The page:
The Rev. Ed Wills, Jr photo

Easter Sunday Year C – March 27, 2016

The Holy Gospel                                                                                                       Luke 24:1-12

Deacon               The Holy Gospel of our Lord Jesus Christ according to Luke.

All                    Glory to you, Lord Christ

On the first day of the week, at early dawn, they came to the tomb, taking the spices that they had prepared. They found the stone rolled away from the tomb, but when they went in, they did not find the body. While they were perplexed about this, suddenly two men in dazzling clothes stood beside them. The women were terrified and bowed their faces to the ground, but the men said to them, “Why do you look for the living among the dead? He is not here, but has risen. Remember how he told you, while he was still in Galilee, that the Son of Man must be handed over to sinners, and be crucified, and on the third day rise again.” Then they remembered his words, and returning from the tomb, they told all this to the eleven and to all the rest. Now it was Mary Magdalene, Joanna, Mary the mother of James, and the other women with them who told this to the apostles. But these words seemed to them an idle tale, and they did not believe them. But Peter got up and ran to the tomb; stooping and looking in, he saw the linen cloths by themselves; then he went home, amazed at what had happened.

Deacon               The Gospel of the Lord

All                    Praise to you, Lord Christ


The only invincible evidence of the Truth is its own truth: the more we penetrate into the truth of the Resurrection the more we know that it is true. On the contrary, the more we linger among the mere details of the [facts] of the account of the Resurrection the more we make it impossible to believe it. – William Porcher DuBose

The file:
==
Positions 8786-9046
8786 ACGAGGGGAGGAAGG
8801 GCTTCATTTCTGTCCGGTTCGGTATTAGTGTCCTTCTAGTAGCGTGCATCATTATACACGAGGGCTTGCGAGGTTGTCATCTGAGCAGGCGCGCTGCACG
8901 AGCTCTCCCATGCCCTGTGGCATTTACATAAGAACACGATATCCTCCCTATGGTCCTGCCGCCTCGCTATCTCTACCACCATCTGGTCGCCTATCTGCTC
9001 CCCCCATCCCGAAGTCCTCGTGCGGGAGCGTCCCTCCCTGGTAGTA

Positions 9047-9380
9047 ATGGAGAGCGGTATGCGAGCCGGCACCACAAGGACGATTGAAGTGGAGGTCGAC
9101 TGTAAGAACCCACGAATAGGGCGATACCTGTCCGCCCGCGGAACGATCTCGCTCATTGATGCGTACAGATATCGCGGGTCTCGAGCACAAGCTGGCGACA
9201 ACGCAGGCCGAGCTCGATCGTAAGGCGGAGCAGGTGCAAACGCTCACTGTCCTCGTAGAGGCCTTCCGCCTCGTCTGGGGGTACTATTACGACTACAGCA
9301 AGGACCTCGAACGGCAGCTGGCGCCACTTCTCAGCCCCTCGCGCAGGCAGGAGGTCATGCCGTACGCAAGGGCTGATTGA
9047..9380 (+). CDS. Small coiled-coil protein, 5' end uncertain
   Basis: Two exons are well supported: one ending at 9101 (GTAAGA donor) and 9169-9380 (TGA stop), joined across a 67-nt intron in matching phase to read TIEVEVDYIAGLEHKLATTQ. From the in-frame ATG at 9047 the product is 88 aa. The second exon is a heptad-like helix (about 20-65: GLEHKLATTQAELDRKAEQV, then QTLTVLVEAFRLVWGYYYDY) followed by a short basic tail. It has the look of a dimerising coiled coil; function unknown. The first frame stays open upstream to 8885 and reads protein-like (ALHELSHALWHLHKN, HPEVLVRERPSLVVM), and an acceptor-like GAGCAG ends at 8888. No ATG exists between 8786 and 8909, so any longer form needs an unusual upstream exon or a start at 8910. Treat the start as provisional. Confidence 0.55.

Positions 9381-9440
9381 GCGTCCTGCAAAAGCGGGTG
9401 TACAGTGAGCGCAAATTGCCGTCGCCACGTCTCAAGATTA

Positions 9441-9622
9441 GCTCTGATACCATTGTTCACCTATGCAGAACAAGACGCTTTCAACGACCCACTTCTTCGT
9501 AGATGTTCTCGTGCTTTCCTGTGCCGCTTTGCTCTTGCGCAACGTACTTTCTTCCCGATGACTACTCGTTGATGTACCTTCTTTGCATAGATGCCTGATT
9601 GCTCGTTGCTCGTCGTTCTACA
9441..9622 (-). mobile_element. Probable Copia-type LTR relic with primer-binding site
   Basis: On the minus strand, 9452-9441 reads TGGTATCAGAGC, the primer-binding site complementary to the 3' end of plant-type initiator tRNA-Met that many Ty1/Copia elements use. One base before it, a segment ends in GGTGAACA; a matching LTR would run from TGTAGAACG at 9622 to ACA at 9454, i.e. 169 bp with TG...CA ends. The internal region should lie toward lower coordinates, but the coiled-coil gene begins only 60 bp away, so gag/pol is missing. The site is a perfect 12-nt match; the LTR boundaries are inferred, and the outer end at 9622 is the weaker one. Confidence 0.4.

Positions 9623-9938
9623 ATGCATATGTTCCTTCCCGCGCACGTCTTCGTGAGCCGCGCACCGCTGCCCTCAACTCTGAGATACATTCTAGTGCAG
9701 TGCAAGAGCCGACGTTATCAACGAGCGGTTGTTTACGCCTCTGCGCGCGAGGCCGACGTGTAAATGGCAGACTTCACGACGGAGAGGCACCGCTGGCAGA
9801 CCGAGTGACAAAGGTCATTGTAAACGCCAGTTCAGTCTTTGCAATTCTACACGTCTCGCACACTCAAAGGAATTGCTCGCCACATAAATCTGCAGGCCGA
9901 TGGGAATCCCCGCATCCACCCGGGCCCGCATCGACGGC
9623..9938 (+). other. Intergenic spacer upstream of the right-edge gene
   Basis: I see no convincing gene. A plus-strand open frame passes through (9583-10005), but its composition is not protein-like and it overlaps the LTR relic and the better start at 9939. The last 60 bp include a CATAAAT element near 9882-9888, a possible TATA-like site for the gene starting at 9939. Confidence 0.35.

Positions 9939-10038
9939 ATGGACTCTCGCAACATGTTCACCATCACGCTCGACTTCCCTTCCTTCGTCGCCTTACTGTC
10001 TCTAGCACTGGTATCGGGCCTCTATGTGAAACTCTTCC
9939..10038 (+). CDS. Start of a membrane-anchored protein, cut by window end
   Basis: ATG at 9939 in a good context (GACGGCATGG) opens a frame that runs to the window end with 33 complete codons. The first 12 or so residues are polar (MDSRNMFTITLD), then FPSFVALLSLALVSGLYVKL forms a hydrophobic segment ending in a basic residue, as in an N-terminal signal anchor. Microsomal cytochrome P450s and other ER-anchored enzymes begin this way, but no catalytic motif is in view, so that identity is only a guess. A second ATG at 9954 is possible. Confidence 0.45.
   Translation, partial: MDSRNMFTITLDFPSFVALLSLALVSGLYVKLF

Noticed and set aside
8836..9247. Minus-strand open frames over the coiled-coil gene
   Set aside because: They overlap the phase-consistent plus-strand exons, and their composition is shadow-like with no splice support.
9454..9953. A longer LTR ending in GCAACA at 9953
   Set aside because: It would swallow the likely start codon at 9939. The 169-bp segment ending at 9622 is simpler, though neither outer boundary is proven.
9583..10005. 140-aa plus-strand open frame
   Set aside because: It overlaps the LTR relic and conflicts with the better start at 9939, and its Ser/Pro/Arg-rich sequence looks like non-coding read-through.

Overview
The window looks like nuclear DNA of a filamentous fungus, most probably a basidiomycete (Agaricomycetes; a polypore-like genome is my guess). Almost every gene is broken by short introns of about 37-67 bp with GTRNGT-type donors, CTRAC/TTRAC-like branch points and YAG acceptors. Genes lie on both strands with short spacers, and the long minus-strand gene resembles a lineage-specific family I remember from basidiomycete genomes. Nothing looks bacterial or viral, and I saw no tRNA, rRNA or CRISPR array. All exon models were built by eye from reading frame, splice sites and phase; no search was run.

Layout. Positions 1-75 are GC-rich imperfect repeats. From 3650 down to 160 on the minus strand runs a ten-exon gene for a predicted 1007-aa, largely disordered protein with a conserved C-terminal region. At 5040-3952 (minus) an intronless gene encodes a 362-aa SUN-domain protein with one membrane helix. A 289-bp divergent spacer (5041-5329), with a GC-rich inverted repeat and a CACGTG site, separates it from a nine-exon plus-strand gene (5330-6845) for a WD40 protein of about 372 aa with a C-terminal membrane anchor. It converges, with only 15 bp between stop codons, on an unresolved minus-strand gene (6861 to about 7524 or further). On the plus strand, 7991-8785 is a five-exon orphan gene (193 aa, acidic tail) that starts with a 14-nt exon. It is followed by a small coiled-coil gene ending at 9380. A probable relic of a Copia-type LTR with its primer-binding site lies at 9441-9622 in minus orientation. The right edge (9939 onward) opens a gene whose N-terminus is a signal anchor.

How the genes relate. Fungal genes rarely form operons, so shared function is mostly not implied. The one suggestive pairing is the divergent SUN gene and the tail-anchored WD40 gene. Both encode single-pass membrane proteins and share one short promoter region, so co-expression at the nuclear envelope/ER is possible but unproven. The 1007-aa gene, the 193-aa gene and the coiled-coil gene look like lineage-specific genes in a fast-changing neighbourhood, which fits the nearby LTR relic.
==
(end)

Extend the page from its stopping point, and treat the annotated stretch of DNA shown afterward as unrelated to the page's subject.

“I can’t do church anymore,” he said. “I don’t believe all that stuff we say every Sunday.”

Why do you look for the living among the dead?

In explaining why she was turning down an invitation to church on Easter, she said: “I don’t know. I don’t get it.” “If he was dead for three days, and he died on Friday, shouldn’t Easter be on Monday? And plus the fact why do they move it around? You never know when Easter is. Who ever heard of Easter in March?”

Why do you look for the living among the dead?

I read an article that said “A California man who believes in the literal interpretation of the Bible was offering $10,000 to anyone who can successfully debunk claims made in the book of Genesis in front of a judge…” The report explained that his “plan was to put $10,000 of his own money into an escrow account. His debate opponent would be asked to do the same. They would then jointly agree on a judge … [and] any evidence presented in the trial must be ‘scientific, objective, valid, reliable and calibrated.’”

Why do you look for the living among the dead?

Our collect this morning points us to something entirely different than dead literal facts. According to our opening prayer, what we are doing here this morning, what Easter is about, what life and resurrection are about, what church is about is “that we may evermore live with [Jesus].” We prayed: “Grant us so to die daily to sin, that we may evermore live with him in the joy of his resurrection;”